She made it through traveling zoos and attractions, private owners, the move from Cheatham to Davidson county locations and her new home, the African Elephant Savannah at the Nashville Zoo at Grassmere. But Thursday, Kiba's battle with a degenerative joint disease ended her journeys.
The Nashville Zoo’s 26-year-old African elephant spent the last few hours of her life Thursday morning surrounded by her zoo family and keepers, some of whom cared for her for more than 17 years — and had to make the difficult decision to euthanize her after a serious decline in her health.
Kiba, who arrived at the zoo in 1995, was an “ambassador” who greeted millions of guests. The gentle giant shared the spotlight with her elephant companions, Sukari and Hadari (ages 25 and 27 respectively).
“This is a tremendous loss for zoo staff and all who loved her,” said Rick Schwartz, Nashville Zoo president. “Kiba saw our move from Cheatham County to the Grassmere property. She saw the opening of her new African Elephant Savannah home. She was a beautiful ambassador for her species and she will be truly missed.”
Upon her arrival in Nashville, zookeepers noticed that the young elephant had problems with her back legs and believed an earlier injury was likely the cause. For several years, keepers and the veterinarian staff worked diligently in an attempt to slow Kiba’s degenerative joint disease.
However, despite medical treatment and extraordinary care, her condition continued to decline. Recently, with a grave prognosis and deteriorating quality of life, the decision for humane euthanasia was made.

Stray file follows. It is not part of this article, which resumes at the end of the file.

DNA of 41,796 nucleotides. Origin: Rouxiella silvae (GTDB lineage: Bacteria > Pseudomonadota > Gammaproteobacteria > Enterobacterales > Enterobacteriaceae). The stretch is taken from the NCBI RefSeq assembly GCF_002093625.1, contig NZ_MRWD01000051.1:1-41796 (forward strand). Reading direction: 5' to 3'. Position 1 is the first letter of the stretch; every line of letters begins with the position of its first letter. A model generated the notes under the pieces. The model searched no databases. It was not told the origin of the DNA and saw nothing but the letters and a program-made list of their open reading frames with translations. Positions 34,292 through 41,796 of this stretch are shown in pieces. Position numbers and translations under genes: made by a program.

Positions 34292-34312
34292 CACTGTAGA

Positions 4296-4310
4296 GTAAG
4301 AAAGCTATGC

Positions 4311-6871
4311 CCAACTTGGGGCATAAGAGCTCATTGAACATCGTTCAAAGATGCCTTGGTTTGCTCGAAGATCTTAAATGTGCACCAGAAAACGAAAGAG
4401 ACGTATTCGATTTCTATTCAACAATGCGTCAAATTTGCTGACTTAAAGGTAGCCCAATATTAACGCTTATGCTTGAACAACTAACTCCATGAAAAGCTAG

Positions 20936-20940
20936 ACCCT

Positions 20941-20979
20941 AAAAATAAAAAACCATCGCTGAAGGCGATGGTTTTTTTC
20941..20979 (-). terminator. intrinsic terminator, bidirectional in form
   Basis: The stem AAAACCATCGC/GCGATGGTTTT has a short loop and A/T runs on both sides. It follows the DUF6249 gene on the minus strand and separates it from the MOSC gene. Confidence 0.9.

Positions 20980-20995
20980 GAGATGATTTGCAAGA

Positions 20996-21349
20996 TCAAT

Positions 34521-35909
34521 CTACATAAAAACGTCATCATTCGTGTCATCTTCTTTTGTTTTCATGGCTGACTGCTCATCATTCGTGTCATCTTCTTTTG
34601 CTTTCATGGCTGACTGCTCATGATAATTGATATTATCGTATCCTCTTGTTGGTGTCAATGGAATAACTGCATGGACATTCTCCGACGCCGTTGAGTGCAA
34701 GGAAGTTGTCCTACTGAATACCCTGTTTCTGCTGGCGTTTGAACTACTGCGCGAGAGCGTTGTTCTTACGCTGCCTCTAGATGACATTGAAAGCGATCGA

The decision was devastating to her keepers Chuck and Risé Pankow, who have been caring for Kiba for more than 17 years. They described Kiba as gentle, friendly and content at just about anything she was doing. The elephant loved her food and the Pankows would sometimes ship in a special variety of Pennisetum grass from Florida, Kiba’s favorite.
As ambassadors for their wild relatives, Nashville Zoo’s elephants provide an opportunity to help increase knowledge, change attitudes, make emotional connections and change behaviors in guests that can positively impact elephant conservation, Schwartz said.
In addition, the zoo contributes financially to a program managed by International Elephant Foundation (IEF) that helps to reduce and eventually end poaching of elephants in the wild. Schwartz encouraged anyone wishing to honor Kiba to make a contribution to this program through the zoo’s Web site.